Date of Conferral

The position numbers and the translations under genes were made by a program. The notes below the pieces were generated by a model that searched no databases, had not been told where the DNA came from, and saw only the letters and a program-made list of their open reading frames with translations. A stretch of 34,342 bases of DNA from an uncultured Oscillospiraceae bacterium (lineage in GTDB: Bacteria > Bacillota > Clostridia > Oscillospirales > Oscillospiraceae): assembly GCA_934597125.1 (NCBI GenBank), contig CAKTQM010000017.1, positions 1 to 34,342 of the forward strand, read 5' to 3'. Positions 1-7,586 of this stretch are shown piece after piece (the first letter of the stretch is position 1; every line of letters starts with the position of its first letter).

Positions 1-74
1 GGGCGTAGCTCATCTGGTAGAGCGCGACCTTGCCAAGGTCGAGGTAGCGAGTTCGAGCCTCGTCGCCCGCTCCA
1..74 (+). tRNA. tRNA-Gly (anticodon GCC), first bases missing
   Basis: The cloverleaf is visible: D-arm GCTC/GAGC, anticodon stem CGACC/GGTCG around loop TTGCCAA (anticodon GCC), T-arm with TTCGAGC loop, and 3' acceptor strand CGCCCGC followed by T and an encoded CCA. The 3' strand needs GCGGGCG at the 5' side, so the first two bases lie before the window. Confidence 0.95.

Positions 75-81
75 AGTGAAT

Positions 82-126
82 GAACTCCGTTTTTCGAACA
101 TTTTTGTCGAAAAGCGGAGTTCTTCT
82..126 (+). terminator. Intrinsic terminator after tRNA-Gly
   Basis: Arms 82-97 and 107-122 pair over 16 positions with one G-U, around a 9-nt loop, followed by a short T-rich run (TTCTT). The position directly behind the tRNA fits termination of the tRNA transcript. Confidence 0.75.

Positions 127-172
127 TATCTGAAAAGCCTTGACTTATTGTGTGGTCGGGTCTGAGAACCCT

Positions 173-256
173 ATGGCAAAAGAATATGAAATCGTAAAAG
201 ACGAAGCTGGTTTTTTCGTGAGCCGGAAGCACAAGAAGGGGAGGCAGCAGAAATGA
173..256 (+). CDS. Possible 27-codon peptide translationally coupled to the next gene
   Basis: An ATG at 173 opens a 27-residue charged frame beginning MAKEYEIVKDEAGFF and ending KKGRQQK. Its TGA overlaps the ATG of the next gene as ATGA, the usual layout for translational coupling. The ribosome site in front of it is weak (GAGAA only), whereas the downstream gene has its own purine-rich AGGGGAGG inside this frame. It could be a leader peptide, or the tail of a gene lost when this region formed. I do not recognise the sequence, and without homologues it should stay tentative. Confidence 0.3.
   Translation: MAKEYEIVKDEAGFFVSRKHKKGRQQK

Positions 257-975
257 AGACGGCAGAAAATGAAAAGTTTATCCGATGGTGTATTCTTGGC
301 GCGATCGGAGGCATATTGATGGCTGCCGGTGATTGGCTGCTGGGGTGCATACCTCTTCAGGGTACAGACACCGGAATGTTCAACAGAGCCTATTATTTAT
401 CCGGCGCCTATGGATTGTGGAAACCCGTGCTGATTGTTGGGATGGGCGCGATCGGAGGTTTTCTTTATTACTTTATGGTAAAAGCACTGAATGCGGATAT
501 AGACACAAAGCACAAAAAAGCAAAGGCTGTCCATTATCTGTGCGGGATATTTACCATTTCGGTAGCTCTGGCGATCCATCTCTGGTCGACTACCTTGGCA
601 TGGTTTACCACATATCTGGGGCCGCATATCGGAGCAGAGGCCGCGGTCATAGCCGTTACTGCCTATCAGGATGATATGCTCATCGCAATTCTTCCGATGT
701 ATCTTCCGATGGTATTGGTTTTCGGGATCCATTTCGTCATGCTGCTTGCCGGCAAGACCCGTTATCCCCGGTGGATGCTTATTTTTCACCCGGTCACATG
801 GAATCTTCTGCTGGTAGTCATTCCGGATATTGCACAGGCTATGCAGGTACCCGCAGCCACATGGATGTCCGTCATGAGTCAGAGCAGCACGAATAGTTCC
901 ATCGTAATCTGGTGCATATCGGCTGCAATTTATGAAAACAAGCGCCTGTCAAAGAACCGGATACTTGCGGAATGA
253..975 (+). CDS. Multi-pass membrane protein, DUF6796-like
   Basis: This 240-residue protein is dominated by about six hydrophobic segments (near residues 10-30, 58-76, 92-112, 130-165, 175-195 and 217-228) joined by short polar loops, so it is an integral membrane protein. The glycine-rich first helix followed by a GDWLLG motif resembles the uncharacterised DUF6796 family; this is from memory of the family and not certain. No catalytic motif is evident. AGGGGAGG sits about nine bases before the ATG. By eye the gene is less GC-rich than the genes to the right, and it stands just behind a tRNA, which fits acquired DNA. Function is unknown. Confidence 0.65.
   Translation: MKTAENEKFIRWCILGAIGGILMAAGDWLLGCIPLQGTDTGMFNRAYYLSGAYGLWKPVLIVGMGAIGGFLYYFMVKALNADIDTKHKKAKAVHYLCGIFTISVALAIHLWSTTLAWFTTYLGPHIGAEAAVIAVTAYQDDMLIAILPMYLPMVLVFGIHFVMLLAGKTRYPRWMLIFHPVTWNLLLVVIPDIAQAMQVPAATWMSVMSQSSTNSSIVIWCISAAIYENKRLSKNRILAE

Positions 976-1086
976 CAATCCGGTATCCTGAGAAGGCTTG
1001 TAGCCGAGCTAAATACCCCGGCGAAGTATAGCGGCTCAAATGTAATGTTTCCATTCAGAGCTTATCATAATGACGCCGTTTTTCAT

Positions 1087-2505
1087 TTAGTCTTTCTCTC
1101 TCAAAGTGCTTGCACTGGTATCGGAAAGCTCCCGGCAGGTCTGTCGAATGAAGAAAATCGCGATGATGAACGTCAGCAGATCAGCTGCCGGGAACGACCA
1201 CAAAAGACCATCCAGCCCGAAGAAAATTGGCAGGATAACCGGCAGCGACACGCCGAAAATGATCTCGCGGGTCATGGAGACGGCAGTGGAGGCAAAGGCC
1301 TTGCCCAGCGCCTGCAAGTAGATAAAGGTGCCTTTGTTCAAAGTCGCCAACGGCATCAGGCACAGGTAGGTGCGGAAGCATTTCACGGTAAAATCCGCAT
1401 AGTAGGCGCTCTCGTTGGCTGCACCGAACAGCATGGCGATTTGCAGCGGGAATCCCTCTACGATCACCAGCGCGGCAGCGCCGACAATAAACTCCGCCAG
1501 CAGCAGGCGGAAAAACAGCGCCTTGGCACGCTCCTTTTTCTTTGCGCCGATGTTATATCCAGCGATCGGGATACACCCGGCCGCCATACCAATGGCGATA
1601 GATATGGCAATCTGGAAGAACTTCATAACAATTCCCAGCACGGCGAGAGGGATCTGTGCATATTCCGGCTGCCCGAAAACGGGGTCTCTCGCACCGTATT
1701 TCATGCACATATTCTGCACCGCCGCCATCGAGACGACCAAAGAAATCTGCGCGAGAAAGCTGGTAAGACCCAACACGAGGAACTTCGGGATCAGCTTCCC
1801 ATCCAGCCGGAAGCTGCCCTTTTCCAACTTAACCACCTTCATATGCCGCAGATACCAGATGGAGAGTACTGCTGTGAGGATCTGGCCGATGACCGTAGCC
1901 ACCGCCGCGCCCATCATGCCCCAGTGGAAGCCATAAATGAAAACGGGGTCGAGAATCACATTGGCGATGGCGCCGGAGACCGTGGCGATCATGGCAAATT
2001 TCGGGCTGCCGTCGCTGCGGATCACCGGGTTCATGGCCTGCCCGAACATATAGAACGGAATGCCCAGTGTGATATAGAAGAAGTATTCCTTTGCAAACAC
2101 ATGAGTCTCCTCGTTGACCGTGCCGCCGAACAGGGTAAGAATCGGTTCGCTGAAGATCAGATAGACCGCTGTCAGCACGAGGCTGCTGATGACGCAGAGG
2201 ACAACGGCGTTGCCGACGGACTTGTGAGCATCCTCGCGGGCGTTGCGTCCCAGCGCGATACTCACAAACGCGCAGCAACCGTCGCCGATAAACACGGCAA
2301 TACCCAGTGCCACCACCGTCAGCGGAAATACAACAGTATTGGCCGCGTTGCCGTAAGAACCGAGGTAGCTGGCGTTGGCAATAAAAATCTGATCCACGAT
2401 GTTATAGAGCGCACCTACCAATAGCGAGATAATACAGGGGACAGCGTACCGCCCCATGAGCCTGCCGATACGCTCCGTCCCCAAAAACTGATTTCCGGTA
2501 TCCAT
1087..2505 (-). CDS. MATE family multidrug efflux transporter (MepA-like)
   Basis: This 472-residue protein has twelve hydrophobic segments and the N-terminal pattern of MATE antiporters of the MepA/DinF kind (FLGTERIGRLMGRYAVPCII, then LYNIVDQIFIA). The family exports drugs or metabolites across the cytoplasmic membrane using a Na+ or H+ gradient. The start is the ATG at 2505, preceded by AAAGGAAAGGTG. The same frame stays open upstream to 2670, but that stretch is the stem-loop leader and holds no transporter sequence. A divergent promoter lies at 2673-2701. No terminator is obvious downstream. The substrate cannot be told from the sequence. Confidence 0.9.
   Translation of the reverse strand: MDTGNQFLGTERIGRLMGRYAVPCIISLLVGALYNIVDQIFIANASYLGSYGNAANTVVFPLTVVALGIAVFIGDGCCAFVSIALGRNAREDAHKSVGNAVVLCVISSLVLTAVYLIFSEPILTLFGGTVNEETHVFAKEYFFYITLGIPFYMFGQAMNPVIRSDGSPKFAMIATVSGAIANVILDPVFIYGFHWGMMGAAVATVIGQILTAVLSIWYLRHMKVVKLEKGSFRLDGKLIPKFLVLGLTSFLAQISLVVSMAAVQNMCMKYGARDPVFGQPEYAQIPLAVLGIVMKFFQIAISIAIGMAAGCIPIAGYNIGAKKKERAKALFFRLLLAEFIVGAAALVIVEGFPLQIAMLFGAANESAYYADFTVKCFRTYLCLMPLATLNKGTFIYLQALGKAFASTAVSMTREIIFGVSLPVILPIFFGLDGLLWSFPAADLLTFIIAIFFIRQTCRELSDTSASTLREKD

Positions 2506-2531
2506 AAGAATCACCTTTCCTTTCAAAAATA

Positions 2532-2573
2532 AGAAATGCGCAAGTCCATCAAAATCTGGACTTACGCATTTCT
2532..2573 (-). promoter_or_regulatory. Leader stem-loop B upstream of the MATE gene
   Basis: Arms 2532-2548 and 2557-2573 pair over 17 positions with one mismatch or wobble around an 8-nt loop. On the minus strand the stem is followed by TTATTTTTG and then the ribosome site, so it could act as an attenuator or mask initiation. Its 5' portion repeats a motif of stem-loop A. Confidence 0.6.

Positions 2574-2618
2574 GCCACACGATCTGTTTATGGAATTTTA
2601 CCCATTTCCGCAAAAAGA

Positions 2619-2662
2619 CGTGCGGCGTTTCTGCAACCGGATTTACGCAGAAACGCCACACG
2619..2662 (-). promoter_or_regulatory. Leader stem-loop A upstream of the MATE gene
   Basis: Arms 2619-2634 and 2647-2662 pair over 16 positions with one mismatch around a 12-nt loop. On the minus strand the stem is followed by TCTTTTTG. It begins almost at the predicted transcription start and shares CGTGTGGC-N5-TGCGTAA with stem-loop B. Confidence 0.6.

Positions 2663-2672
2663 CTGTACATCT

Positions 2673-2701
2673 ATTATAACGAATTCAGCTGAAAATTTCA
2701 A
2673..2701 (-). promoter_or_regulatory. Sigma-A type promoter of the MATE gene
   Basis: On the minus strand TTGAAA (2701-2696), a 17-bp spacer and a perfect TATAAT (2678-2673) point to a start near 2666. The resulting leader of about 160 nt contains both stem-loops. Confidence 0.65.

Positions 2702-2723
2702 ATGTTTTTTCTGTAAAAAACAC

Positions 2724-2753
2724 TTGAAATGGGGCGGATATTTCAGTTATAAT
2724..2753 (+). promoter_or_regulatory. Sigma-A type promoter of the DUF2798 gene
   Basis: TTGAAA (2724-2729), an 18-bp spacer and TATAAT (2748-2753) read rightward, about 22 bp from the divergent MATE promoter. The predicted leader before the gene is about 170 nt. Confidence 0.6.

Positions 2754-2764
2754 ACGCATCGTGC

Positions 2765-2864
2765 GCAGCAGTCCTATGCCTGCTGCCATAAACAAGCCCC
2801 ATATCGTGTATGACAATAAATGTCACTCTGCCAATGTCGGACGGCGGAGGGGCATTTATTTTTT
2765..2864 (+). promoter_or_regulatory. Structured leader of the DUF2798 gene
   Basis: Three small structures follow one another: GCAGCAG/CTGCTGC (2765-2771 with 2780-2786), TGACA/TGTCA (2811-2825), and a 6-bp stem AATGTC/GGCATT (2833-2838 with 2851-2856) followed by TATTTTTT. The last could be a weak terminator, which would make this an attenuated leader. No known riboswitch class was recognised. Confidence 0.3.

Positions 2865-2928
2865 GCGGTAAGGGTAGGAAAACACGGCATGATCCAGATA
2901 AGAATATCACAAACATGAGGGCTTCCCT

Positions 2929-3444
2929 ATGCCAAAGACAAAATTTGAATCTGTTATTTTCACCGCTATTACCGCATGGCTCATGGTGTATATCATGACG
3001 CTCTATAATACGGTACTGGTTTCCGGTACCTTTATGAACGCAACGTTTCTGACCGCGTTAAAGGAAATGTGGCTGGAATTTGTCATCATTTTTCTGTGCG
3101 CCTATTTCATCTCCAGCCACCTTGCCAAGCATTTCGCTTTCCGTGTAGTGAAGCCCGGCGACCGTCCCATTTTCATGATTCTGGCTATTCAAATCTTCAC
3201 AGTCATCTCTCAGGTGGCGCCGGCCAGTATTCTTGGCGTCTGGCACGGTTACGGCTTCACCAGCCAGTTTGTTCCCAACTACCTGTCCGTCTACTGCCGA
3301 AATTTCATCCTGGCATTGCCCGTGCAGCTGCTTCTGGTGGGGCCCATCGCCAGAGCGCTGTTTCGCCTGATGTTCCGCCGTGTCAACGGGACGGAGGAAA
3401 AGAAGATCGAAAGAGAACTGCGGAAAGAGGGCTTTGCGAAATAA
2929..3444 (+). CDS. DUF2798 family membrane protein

Prior research studies point to a correlational relationship between music instruction and academic achievement studies, but varying results and confounding factors prevent causality. The purpose of this quasi-experimental study is to test Vygotsky's sociocultural cognitive theory that playing a musical instrument is significantly associated with academic achievement in reading for 1st graders who attend 1 of 2 schools in Alaska. Using Analysis of Covariance, this study investigates the relationship between instrumental music and academic achievement on measures of academic progress (MAP) reading scores of 1st graders (n = 76) who received at least 90 minutes per week of string instruction for 2 consecutive years at a Title I school in comparison with those who attended another Title I school without the string program. Although the results of this study did not show a relationship between instrumental music and academic achievement on MAP reading scores of 1st graders, this study has implications for positive social change. This study contributes to this new field of music for social change and underscores the need from public school administrators and music educators for more research at the local and national level on the benefits of music education as a contributor to academic achievement and student success.